The Great Barrier Reef is exploding with colour, as the World Heritage-listed natural marvel recovers from life-threatening coral bleaching incidents.
Scientists observed corals fertilising billions of babies by flinging sperm and eggs into the Pacific Ocean off the coast of Cairns, Queensland, on Tuesday night. The spawning period is two or three days long.
Coral bleaching triggered by extremely warm water temperatures in 2016, 2017, and last year wreaked havoc on the network of 2,500 reefs encompassing 3,48,000 square kilometres (1,34,000 square miles). Two-thirds of the coral died as a result of the bleaching. Bleaching is a stress reaction in which overheated corals lose their colour and struggle to survive during heat waves.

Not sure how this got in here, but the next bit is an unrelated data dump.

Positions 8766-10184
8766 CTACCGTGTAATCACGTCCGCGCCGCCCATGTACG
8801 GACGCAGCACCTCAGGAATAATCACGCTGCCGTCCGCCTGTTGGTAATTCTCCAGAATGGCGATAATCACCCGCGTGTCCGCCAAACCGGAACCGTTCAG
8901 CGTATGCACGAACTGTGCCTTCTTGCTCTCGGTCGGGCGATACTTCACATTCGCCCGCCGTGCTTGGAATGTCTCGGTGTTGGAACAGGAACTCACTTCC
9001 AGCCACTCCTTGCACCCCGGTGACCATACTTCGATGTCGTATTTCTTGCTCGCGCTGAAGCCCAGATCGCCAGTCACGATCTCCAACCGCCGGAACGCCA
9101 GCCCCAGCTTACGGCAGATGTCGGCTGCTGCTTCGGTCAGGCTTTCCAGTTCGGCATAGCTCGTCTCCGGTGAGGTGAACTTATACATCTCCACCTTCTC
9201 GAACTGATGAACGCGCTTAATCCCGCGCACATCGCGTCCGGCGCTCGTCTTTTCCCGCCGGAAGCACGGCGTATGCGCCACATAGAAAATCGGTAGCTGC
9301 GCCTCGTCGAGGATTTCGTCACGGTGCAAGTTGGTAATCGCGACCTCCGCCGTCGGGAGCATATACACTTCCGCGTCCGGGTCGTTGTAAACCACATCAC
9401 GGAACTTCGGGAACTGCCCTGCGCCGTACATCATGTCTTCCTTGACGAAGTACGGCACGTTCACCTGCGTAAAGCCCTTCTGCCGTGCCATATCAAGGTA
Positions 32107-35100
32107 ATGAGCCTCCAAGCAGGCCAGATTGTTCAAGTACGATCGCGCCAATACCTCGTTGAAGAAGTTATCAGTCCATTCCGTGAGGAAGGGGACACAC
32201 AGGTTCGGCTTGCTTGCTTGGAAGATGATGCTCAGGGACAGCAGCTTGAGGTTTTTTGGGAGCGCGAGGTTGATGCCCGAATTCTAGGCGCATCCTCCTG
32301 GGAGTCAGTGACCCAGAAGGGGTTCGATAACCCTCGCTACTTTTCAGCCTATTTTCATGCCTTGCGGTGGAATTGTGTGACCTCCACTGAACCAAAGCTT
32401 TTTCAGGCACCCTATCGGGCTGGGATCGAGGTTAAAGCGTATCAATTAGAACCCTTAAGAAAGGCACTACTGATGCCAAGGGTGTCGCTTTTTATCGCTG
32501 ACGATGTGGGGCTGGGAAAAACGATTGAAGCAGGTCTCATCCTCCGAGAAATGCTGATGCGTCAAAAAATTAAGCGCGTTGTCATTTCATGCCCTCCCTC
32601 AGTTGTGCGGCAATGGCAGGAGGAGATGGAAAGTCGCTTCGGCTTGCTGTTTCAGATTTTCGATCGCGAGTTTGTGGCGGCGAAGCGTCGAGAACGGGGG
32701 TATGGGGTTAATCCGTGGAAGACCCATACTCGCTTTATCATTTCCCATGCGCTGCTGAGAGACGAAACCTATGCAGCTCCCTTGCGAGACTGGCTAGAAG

The spawning is being studied by Gareth Phillips, a marine biologist with Reef Teach, a tourist and educational company, as part of a project to assess the reef’s health.
Coral bleaching has devastated 98 per cent of Australia’s Great Barrier Reef since 1998, according to research conducted by James Cook University in Queensland, Australia. Cyclones and outbreaks of crown-of-thorns starfish, which consume coral, may also have caused damage to the reef and both these events became more severe as a result of climate change.